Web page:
As the blogger Amanda Marcotte argues, antichoicers know they can't ban contraception, but they can redefine it as a lifestyle drug, a luxury, rather than a medical necessity that gets a lot of credit for modern women's good health and longevity. Amazingly, Bill O"Reilly is not the only person who thinks health insurance plans should pay for Viagra but not for the Pill. If you can't afford birth control, just don't have sex, you hussy! The next Administration may not find it so easy to turn this mindset around, and if McCain wins, I doubt it will even try. McCain himself, as I've noted before, has a longstanding record of votes against abortion and birth control -- 125 out of 130 votes in Congress and Senate. The man has a O% rating from NARAL. That he is widely regarded as a "moderate" on reproductive rights is truly incredible.
Another dangerous feature of the proposed rules is that they redefine contraception as abortion. Standard medical authorities define abortion as something that takes place after you become pregnant, that is, after a fertilized egg implants in your womb and sets off a cascade of physical changes in your body. The HHS draft changes all that. It defines abortion as "any procedures, including prescription drugs, that result in the termination of the life of a human being in utero between conception and natural birth, whether before or after implantation.'" According to these rules, you can have an "abortion" without even being pregnant. (The Pill,emergency contraception, and the IUD mostly work by preventing ovulation and fertilization, but anti-choice advocates argue that they prevent implantation, and it is not yet possible to say with 100 percent certainty that this never, ever happens.) These are the knots we get tied up in when religious ideology replaces sound science.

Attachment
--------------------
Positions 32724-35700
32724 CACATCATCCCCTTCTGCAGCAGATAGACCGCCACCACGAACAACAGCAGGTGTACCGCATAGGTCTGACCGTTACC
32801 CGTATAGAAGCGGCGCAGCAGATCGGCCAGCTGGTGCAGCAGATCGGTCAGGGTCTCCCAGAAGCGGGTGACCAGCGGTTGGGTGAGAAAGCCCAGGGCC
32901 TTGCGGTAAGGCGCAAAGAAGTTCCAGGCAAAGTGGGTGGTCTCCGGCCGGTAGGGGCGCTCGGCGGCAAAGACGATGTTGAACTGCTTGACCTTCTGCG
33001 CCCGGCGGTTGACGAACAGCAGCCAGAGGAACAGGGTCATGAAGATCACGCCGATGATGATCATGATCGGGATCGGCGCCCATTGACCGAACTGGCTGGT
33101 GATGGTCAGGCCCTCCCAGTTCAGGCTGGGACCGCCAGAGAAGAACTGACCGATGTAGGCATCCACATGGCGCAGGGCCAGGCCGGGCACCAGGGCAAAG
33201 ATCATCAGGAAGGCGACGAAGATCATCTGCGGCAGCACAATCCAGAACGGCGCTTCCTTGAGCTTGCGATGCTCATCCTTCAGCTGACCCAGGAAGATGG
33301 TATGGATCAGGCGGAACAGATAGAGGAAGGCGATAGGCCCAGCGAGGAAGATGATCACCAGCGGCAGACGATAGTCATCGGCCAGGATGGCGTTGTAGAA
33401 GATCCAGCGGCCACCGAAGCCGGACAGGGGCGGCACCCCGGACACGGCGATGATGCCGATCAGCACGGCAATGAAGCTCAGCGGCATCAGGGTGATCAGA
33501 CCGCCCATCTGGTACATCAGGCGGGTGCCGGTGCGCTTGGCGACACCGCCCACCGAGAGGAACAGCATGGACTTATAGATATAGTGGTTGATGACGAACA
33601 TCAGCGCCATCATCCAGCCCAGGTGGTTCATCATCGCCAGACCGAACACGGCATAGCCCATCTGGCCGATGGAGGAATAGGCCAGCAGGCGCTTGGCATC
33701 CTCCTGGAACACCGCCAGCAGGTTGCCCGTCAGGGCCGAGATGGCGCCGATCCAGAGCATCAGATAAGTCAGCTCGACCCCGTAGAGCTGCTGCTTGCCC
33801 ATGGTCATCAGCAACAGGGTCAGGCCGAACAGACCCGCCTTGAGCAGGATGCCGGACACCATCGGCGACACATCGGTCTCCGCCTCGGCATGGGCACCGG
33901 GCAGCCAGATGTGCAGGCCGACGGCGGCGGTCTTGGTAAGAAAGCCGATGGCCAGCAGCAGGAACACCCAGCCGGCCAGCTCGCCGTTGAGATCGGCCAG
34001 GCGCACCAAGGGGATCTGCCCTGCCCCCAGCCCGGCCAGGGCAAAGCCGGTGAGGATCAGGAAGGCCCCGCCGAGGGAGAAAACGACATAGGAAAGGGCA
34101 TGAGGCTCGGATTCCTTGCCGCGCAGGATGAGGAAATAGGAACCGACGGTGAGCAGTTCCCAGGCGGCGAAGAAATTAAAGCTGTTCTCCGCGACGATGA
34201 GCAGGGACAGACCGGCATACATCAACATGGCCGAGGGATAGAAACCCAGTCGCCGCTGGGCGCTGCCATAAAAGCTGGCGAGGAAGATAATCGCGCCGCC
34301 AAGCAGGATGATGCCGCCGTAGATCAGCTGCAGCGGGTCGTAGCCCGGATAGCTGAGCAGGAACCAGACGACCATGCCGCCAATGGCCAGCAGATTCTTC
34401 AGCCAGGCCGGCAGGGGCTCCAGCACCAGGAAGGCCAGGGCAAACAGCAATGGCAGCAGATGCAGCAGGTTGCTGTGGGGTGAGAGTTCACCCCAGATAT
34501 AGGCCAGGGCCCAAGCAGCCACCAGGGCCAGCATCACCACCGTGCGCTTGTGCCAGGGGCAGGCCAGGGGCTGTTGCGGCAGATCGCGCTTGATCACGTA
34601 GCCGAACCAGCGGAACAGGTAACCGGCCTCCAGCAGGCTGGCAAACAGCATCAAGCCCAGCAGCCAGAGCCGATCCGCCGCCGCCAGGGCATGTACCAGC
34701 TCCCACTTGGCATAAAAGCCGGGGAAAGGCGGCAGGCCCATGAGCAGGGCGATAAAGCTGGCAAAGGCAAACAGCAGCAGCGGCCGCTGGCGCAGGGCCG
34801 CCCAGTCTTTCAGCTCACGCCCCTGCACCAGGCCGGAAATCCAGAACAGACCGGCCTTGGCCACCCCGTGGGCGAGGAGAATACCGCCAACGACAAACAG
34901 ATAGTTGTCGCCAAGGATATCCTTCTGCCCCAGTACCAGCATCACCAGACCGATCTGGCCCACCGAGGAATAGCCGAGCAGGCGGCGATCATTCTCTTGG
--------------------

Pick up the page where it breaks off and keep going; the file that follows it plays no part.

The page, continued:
Don't let the Bush administration take away women's right to get legal reproductive health care in a timely and respectful fashion. Support Hillary Clinton and Patty Murray, who are leading the fight in the Senate by emailing your senators here . Better yet, send them a real letter, on paper. As for Congress, So far only 104 Representatives --fewer than one in four --have signed a letter protesting the changes. Call or write yours and demand that they join you in the 21st century.
UPDATE: More info, including lists of Senators and Representatives who've signed on to letters opposing the new regulations here.
Pollitt's writing has appeared in many publications, including The New Yorker, Harper's Magazine, Ms. and the New York Times. her most recent collection of Nation columns is "Virginity or Death!." Her volume of personal essays, Learning to Drive and Other Life Stories, has just come out from Random House. For more, visit her web site at www.kathapollitt.com.